Samoan expert to share research with community

A Samoan PhD student in New Zealand will be able to share her findings on the genetic roots of illness like heart disease in Pasifika populations with the very people she is studying. 

Jaye Moors is a biochemistry expert. That gives her unique insight into how Polynesian-specific genetics can influence the prevalence of these diseases among Pasifika communities. 

Which is the subject of her PhD research.  

But a prestigious Health Research Council Pacific PhD scholarship will give her a chance most postgraduate researchers do not get; to make her discoveries available to the very people she is studying.

Ms. Moors holds a Bachelor of Science in Anatomy and Structural Biology; a Postgraduate Diploma of Science in Anatomy; and a Master’s degree in Science specialising in biochemistry - all from the University of Otago. 

The grant will allow her to organise meetings and teach those involved in her study and their families about what she has learnt about their diseases and how to improve their health. 

A way to share research findings with the subjects of a study is not an opportunity most PhD students get to pursue. 


Ms. Moors is currently writing up her PhD thesis and she believes that it is a priority that her research is shared directly with the communities it studies. 

“I am passionate about wanting to work with Pasifika communities and also ensuring the research directly benefits the health of our communities," she said. 

Her PhD has been funded by a New Zealand Health Research Council scholarship to specifically apply biochemistry to Pasifika communities. 

In an email to the Samoa Observer Ms. Moors told the Samoa Observer that her research will look at “the current metabolic health status of young Pacific people in [New Zealand].”

But more broadly, she told this newspaper she will be examining “Polynesian-specific genetic variants of cardio-metabolic disease in the Māori and Pacific populations”. 

To that end, Ms. Moors has identified a Polynesian-specific version of a gene involved in cholesterol metabolism.

It is associated with an increase in ‘good cholesterol’ and lower ‘bad cholesterol’ (low-density lipoprotein) among Polynesian people.


Her research has also shown that the elevated alcohol intake of Pasifika teenagers in New Zealand is correlated with increased weight and in turn with risk factors for illnesses such as heart disease or diabetes. 

She had developed a solid appreciation and understanding of the complexity of cardio-metabolic conditions (cardiovascular disease, type 2 diabetes) and obesity which she says are conditions that have a genetic predisposition which means that genetics is an important tool in the multi-faceted approach to understanding and treating these conditions.

“These kind of genetics studies are important to understanding the biology of our Māori and Pacific people, and it is the hope that it may help develop better ‘personalised medicine’, a model that employs genetic and lifestyle information to tailor better medical interventions and treatments for an individual,” Ms. Moors said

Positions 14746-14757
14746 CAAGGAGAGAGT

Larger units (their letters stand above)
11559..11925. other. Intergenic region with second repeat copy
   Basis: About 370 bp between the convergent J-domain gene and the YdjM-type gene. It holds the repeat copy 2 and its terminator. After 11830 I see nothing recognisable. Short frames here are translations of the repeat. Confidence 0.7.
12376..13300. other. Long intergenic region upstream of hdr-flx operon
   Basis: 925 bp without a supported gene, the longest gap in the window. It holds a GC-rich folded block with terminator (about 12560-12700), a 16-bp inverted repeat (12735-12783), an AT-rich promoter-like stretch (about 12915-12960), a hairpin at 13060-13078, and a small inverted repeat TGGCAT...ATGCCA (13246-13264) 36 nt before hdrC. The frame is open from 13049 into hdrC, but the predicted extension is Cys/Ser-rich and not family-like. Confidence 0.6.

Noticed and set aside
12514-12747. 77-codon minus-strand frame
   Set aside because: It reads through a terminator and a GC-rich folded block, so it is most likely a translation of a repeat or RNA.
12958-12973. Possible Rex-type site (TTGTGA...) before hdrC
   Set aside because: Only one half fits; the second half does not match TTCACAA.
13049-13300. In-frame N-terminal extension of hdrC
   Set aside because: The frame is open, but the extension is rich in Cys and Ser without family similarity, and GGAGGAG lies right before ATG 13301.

“Cardio-metabolic conditions and obesity are often associated with shame. In an attempt to reduce the stigma and shame associated with these conditions, we acknowledge the importance of education and communicating our findings the correct way so people are able to apply it to their everyday lives, and feel empowered to take ownership of their health.” 

There were challenges she faced while conducting her research, however, Moors added that getting up in the mornings was always a challenge for her but her excitement for the search for scientific truth through biochemistry was a motivating factor for her. 

Ms Moors will be looking into post-stroke neuro-regeneration with Dr Andrew Clarkson of the Department of Anatomy at the University of Otago after she finishes her PhD. 

In the long-term, however, she hopes to continue examining the genetics of disease in Pasifika populations as she is passionate about working with Pasifika communities to ensure their health benefits. 

“I would like to continue training in the space of identifying Polynesian-specific genetics of cardio-metabolic disease and applying my skills to improving the health of Pasifika people to decrease disparities and inequities," she said.

“Understanding biology, and how our bodies work is crucial. We know that these conditions have a genetic predisposition, and our research may help de-stigmatise them, highlighting that our communities affected are not at fault. This research is important to removing the shame associated with these conditions so that our Māori and Pasifika people may take ownership of their health.”

With the support of numerous people, Ms Moors said that she has been able to grow in this space and continue to work towards her vision. 

“Particularly my families and friends, as well as the great mentorship and guidance of my supervisors, Professor Tony Merriman and Dr Mele Taumoepeau. I’d like to acknowledge the University of Otago, and my funding body, the Health Research Council of NZ. Also extremely grateful to the study participants who generously gifted their DNA and information to the study,” she added 

Moors is from the villages of Saleufi, Vaitele, Vailoa Palauli and Sala’ilua.

Bg pattern light

UPGRADE TO PREMIUM

Subscribe to Samoa Observer Online

Enjoy access to over a thousand articles per month, on any device as well as feature-length investigative articles.

Ready to signup?